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President-elect Donald Trump calls out to the press as Mitt Romney leaves after their meeting at Trump International Golf Club, November 19, 2016 in Bedminster Township, New Jersey. (Drew Angerer/Getty Images)
President-elect Donald Trump calls out to the press as Mitt Romney leaves after their meeting at Trump International Golf Club, November 19, 2016 in Bedminster Township, New Jersey. (Drew Angerer/Getty Images)


Trump and Romney show expedience is a two-way street Add to ...

Mitt Romney’s life presents a confounding mix of opportunism and principles, making his actions difficult to understand.

Against huge opposition, he provided health care to lower-income people when he was governor of Massachusetts, but then opposed President Barack Obama’s nearly identical Affordable Care Act.

He supported a woman’s right to choose when he ran against Ted Kennedy for senator in Massachusetts, but staunchly opposed abortion when he sought the presidency.

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Last March, in a lengthy speech, he gambled every ounce of political credibility he had in trying to stop Donald Trump from winning the Republican presidential nomination, condemning “the bullying, the greed, the showing off, the misogyny, the absurd third grade theatrics.”

Now, days after the two men enjoyed a cordial meeting, we are all waiting to hear whether Mr. Trump will nominate Mr. Romney to become secretary of state.

That nomination is by no means assured; former New York mayor Rudy Giuliani, who has been the most loyal of lieutenants, wants the job. And there could be surprises. But the fact Mr. Romney’s name is even on the short list is remarkable – given the words above.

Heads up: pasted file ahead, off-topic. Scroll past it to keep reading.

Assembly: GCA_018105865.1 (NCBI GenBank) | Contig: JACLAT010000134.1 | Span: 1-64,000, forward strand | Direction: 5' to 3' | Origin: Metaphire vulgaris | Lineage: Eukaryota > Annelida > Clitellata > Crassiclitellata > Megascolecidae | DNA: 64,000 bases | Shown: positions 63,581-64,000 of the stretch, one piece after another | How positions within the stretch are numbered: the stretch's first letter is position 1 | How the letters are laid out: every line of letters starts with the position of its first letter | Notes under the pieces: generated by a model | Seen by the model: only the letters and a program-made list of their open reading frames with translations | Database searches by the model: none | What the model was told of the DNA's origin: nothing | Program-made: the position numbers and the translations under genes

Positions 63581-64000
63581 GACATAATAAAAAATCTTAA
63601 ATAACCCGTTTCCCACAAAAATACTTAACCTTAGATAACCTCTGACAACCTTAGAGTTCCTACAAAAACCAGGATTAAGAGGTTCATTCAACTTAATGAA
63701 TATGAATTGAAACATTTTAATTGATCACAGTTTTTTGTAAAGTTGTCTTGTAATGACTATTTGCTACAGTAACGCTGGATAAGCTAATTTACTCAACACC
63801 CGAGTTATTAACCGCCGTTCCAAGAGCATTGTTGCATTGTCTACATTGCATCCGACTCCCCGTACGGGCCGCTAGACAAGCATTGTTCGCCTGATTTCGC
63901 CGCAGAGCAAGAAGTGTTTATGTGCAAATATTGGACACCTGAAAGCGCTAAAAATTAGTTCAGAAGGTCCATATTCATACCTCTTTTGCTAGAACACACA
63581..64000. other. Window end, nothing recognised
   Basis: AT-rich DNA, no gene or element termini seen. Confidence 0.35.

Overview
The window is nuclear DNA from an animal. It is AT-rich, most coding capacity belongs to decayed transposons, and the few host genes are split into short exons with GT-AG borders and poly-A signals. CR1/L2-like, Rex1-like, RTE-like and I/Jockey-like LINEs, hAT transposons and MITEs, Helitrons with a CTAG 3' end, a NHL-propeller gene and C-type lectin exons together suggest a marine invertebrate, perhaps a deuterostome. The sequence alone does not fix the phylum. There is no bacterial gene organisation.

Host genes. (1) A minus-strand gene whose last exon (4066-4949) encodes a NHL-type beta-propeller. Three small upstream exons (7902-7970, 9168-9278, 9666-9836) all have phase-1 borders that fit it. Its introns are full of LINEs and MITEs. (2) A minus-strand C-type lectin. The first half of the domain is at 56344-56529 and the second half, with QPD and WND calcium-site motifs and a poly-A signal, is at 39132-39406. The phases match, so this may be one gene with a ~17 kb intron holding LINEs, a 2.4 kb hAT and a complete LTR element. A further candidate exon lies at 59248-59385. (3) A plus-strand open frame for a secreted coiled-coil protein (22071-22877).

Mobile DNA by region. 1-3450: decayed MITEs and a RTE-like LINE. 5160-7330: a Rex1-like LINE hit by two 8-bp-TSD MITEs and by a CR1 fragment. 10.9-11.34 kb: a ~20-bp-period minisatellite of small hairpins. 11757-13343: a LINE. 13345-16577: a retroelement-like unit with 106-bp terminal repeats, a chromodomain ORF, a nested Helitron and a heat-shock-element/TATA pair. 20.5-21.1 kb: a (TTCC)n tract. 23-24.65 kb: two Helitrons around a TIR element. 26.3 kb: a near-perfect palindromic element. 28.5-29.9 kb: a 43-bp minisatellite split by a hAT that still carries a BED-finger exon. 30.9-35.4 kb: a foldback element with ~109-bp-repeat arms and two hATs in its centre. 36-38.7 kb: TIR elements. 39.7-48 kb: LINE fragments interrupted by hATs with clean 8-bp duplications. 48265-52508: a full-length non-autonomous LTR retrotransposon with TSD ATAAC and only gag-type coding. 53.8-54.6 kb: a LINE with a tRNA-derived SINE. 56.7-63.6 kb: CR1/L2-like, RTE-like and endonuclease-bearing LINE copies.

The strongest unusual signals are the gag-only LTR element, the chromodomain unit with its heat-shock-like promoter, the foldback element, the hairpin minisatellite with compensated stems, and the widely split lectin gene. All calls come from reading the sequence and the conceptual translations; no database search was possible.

Is this simply another example of rank Romney opportunism, of a man willing to debase his principles in pursuit of power? Or is it a dutiful response of a statesman answering his president’s call to serve?

“It’s a question that probably only Mitt Romney can answer,” replies Jordan Tama, a political scientist at American University in Washington. “My guess is it’s a bit of both.”

Regardless of motive, however, Mr. Romney as secretary of state would be welcomed in capitals from Berlin to Beijing.

“He would be a moderating influence,” says Michael Traugott, professor emeritus of political science at the University of Michigan, “and that would be to the good.”

Mr. Trump, who has repeatedly demonstrated the thinness of his skin (“Not nice!” “Sad!”), nonetheless appears to favour a team-of-rivals approach to cabinet making. On Wednesday, he nominated South Carolina Governor Nikki Haley to be his ambassador to the United Nations. Ms. Haley was almost as vocal as Mr. Romney in her opposition to Mr. Trump as the Republican presidential nominee. And he chose charter school advocate Betsy DeVos, who backed Trump rivals Carly Fiorina, Jeb Bush and, ultimately, Marco Rubio during the nomination campaign, to be his education secretary.

Ideologically, Mr. Romney would share some of Mr. Trump’s priorities and oppose others. Both men are suspicious of Chinese power, although Mr. Romney focuses on the geopolitical challenges and Mr. Trump on the economic. And both are hawkish in confronting Islamist terrorist threats to the United States and in containing Iran’s influence.

But both differ on many key issues: Mr. Romney is a free-trader; Mr. Trump is protectionist. Mr. Romney embraces America’s traditional alliances, including NATO; Mr. Trump is more skeptical. In the 2012 campaign, Mr. Romney repeatedly described Russia as “our number one geopolitical foe,” while Mr. Trump is much warmer toward President Vladimir Putin.